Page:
According to the Wall Street Journal, the median size of a new single-family home declined for the first time since 2009, slipping 2 percent to 2,422 square feet (225 sq m) in 2016. This is only the third time in the last 20 years that it has fallen, according to U.S. Census Bureau data.
“I think builders are hearing the public calls for cheaper homes, and they are certainly trying to address that market segment,” said Aaron Terrazas, a senior economist at real estate website Zillow, speaking to the Journal. “They are just struggling to find a way to do so.”
The Journal had previously reported that about 854,000 new-owner households were formed during the first three months of 2017, more than double the 365,000 new-renter households, according to U.S. Census data. This was the first time in a decade that there were more new buyer households created than renter households.
Rising labor costs, limited availability of lots, and tight loan standards are all constraining builders, especially in high-demand places like San Francisco. Terrazas told the Journal that homebuilders appear to be shrinking homes in locations that are more affordable, like Texas and Oklahoma, and holding square footage steady in coastal markets like California and Washington state.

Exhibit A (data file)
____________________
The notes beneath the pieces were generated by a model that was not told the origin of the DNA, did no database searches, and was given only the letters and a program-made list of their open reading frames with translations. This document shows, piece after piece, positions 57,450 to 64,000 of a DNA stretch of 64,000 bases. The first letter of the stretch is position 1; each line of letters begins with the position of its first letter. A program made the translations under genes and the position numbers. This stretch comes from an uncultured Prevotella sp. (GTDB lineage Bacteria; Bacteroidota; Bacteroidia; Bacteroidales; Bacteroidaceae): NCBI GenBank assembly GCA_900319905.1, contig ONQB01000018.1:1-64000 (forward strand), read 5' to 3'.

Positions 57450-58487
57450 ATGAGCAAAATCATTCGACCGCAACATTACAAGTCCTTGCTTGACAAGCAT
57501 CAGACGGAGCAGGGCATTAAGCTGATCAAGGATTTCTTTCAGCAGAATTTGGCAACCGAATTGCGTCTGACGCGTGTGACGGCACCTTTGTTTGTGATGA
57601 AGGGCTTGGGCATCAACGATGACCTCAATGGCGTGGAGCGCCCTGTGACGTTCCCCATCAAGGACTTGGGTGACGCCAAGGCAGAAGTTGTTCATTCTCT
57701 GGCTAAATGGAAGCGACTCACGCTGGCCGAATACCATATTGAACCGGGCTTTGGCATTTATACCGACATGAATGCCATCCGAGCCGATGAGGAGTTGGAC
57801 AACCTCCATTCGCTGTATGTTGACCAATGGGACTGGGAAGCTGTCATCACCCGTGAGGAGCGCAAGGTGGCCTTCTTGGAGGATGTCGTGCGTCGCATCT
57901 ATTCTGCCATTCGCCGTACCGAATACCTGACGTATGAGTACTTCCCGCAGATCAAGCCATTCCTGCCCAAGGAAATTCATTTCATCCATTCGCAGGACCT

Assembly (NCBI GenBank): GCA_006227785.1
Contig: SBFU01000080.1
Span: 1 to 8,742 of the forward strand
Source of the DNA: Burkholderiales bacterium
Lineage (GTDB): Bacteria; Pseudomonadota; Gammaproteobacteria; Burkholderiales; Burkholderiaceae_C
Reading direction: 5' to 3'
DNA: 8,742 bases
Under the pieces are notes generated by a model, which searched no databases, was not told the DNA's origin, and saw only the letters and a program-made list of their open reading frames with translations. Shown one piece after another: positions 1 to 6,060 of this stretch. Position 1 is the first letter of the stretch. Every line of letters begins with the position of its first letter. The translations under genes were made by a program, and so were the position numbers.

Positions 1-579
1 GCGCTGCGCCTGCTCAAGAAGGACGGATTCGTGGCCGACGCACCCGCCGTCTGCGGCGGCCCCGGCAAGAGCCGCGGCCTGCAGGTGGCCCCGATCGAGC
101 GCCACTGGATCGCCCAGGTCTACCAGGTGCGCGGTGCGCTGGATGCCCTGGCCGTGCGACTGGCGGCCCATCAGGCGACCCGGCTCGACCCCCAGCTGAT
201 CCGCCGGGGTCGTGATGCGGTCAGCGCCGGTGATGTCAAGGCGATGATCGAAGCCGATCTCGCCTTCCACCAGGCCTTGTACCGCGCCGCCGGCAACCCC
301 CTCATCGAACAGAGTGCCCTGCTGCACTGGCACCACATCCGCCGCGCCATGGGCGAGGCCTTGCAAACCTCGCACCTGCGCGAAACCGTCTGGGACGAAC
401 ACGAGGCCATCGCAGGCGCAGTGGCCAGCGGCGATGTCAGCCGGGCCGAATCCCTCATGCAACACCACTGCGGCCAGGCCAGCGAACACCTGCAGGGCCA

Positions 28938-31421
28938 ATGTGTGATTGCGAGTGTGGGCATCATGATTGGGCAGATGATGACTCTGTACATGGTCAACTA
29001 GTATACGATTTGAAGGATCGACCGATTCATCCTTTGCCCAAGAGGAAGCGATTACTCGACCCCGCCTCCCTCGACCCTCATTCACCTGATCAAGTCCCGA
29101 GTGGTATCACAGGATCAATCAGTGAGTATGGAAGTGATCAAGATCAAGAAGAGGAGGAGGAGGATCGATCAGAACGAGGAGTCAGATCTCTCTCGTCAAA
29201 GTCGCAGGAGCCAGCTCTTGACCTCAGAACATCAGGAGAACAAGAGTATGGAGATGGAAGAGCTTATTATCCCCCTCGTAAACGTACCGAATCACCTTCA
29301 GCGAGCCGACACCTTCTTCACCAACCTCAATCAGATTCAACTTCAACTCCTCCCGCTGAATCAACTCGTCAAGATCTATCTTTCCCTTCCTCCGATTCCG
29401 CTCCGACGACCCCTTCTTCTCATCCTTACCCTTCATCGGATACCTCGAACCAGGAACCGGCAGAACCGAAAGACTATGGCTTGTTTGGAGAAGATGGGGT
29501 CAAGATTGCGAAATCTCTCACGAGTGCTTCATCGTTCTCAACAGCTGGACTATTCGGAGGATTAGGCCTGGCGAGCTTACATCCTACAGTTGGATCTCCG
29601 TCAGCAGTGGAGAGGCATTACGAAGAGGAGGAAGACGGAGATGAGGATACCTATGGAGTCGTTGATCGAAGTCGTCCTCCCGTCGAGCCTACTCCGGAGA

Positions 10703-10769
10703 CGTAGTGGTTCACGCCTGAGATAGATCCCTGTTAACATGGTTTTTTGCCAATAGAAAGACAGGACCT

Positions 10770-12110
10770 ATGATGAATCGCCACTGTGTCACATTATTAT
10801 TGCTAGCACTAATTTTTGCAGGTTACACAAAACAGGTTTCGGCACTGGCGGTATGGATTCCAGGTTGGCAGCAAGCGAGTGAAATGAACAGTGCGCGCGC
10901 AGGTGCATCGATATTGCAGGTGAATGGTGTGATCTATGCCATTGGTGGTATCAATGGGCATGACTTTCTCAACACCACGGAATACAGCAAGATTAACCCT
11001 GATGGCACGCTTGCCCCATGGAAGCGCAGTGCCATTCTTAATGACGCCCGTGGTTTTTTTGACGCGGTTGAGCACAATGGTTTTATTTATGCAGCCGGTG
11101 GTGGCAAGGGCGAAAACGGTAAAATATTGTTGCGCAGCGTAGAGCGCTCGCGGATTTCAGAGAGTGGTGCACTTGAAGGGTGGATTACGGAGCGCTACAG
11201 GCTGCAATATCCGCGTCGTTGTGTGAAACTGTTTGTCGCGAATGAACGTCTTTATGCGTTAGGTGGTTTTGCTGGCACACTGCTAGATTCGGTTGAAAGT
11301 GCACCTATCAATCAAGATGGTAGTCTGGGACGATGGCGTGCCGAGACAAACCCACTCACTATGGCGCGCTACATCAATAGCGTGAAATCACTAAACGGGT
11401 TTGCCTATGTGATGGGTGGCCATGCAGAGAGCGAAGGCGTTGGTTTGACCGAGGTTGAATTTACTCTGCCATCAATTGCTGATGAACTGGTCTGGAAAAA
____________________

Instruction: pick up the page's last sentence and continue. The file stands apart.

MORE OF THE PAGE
The latest census data show that the share of homes in the 1,400- to 1,799-square-foot (130 to 167 sq m) range saw the strongest growth last year, followed by homes in the 1,900- to 2,399-square-foot (176 to 223 sq m) range. The pace of construction for larger homes increased, though the homes represented a smaller share of all new construction than in previous years. The only category that did not see the pace of building increase was for the smallest homes—those under 1,400 square feet (130 sq m).
U.S. Census: Characteristics of New Housing